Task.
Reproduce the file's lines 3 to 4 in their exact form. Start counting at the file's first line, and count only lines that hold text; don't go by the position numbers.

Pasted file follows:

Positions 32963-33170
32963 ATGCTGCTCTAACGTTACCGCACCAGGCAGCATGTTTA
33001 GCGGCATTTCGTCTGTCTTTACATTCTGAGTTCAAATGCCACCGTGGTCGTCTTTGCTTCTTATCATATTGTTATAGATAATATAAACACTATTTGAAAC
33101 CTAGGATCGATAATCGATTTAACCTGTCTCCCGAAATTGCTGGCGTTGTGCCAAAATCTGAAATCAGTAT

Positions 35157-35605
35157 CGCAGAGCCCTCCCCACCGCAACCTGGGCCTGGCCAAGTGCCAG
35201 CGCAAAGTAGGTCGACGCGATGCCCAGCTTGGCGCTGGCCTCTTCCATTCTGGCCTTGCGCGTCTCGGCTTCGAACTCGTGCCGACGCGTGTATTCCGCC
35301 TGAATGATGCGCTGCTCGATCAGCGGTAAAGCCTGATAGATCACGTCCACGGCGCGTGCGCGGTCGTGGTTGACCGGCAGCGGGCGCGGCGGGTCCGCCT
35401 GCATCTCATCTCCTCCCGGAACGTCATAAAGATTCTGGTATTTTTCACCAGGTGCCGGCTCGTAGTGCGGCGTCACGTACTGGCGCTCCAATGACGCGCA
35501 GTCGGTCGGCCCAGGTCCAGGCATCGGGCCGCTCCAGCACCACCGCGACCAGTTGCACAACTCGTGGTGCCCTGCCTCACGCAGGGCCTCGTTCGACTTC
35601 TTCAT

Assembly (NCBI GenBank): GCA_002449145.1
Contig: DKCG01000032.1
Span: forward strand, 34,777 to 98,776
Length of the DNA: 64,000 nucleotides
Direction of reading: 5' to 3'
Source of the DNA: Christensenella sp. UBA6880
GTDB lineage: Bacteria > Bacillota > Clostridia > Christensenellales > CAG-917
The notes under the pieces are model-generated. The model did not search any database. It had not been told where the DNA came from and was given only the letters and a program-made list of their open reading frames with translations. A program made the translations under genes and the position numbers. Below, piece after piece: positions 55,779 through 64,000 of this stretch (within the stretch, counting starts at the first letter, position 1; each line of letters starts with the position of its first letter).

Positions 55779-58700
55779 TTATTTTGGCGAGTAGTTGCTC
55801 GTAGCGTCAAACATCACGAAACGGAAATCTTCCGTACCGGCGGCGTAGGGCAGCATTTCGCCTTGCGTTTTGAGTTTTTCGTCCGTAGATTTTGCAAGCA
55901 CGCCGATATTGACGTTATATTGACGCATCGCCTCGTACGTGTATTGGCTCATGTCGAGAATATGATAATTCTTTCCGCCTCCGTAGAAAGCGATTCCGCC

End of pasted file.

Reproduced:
33001 GCGGCATTTCGTCTGTCTTTACATTCTGAGTTCAAATGCCACCGTGGTCGTCTTTGCTTCTTATCATATTGTTATAGATAATATAAACACTATTTGAAAC
33101 CTAGGATCGATAATCGATTTAACCTGTCTCCCGAAATTGCTGGCGTTGTGCCAAAATCTGAAATCAGTAT